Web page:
Sallen Key filter with different pole frequency?

Discussion in 'General Electronics Chat' started by smokey, Aug 14, 2008.

  1. smokey

    Thread Starter New Member

    Jul 28, 2008
    I am examining a circuit from the Linn turntable Vahalla power supply where it use a crystal to generate a square wave at 3.2768MHZ, divide it by 65536 using counter and get a 50Hz square wave. From this it is feed to a five pole Sallen Key Low Pass filter to get a sine wave and then power amp it to feed to the AC motor. All looks good except when examining the LP filter I found the pole frequency is at something straight value and I am not sure why it is so.

    Real pole: R=56K C=100n F0=28.42Hz
    Section A: R1=82K, R2=8K2; C1=100N, C2=100N, F0=61.38Hz
    Section B: R1=36K, R2=39K; C1=100N, C2=100N, F0=42.48Hz

    I suppose we should be applying a LP filter with F0=50Hz to get a clean sine wave shaped from the 50Hz square wave??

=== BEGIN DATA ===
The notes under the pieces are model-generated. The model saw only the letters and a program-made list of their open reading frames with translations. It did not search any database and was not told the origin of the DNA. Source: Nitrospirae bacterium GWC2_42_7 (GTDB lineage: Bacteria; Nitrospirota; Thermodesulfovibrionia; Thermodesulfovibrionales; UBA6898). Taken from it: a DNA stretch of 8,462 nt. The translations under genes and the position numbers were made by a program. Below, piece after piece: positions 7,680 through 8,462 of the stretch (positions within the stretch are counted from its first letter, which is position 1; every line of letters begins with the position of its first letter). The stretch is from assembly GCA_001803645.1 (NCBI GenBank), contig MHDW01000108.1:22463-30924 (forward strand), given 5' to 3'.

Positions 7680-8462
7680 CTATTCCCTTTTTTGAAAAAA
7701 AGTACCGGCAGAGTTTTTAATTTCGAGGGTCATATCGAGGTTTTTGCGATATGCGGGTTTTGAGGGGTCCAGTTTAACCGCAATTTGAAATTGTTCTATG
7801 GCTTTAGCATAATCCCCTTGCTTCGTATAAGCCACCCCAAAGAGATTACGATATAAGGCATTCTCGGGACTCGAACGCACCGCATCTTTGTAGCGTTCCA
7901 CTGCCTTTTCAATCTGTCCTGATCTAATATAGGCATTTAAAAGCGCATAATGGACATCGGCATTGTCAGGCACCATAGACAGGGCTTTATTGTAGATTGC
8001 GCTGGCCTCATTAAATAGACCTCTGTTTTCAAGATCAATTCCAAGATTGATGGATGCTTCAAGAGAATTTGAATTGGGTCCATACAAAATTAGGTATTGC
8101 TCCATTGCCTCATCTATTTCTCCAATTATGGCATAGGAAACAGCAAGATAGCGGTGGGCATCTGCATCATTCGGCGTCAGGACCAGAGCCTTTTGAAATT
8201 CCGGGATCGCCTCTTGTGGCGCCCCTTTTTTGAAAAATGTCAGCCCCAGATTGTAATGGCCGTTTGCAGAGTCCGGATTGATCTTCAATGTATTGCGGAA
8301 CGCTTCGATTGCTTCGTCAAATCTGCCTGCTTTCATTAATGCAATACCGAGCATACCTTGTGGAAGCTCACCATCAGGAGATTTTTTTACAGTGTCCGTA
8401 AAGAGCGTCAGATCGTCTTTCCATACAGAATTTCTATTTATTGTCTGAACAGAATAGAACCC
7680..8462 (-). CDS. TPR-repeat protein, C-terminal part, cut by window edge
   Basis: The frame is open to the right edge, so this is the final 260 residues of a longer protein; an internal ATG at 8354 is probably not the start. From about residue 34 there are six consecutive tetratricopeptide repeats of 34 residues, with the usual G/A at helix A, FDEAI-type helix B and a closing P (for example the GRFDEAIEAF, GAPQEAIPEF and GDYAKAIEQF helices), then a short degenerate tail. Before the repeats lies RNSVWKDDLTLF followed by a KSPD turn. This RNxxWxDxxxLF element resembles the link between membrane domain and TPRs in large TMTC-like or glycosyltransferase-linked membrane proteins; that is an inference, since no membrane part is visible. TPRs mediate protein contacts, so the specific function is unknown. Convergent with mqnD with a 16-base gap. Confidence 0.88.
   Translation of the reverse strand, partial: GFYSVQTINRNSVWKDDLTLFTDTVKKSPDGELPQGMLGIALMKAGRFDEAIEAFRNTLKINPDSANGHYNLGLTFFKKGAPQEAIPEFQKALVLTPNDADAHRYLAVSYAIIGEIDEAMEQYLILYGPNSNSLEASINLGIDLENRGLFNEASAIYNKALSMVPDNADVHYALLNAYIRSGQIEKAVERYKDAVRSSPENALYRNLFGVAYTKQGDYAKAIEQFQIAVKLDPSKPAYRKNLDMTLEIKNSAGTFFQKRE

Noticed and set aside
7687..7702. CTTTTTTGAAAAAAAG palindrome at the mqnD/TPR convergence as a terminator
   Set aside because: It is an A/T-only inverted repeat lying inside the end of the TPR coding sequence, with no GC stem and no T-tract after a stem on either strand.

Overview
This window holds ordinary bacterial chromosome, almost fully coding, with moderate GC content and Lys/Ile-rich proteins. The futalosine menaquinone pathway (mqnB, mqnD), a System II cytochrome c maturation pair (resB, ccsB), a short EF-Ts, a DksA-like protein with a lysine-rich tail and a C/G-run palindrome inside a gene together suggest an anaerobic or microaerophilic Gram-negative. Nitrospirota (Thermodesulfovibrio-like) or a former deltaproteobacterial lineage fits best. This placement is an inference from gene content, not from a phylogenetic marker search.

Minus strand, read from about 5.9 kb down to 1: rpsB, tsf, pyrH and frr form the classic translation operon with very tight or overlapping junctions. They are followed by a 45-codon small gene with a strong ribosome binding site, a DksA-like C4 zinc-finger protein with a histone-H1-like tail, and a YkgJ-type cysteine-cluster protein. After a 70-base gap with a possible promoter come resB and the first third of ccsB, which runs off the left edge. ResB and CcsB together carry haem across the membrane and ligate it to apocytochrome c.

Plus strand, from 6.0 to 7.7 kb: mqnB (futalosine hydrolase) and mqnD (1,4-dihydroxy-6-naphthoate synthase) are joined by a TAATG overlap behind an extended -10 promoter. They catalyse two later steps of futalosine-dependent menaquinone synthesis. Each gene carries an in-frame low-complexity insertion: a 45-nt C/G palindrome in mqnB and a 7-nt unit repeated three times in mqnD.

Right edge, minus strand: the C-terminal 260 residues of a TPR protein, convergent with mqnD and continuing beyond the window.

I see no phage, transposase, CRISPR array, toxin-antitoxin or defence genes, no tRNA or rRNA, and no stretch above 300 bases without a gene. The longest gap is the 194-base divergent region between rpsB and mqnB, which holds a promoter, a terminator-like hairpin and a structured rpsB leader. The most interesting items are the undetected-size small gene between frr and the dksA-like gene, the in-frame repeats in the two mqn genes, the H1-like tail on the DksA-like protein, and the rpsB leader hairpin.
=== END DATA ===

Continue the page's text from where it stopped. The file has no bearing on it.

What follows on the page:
I am try to use the same Sallen Key filter setup to shape both 67.5Hz square wave as well as 50Hz square wave into sine wave for driving the turntable for different rotational speed but with this figure I am puzzling should I use a 5 pole filter all with the same pole frequency or using different pole frequency at different stage, just like this Vahalla setup. But if using different pole frequency what should be adopted??

    Other point I wondering is on these op amp the feed back circuit R3/R4 is isolated from the ground via cap. Any particular reason?
  2. Audioguru

    New Member

    Dec 20, 2007
    Instead of fiddling around with hundreds of parts to make a 5-pole Sallen and Key lowpass filter, why not use a 5-pole or 8-pole switched capacitor lowpass filter IC?
    National Semi used to make some good ones. Now Maxim-IC make them.
    Feed in a square-wave and out comes a sine-wave. The filter iC needs a clock that is 100 times higher and the output has a small amount of clock frequency that is easily removed with a resistor-capacitor filter. Some switched capacitor lowpass filter ICs have a built-in clock oscillator.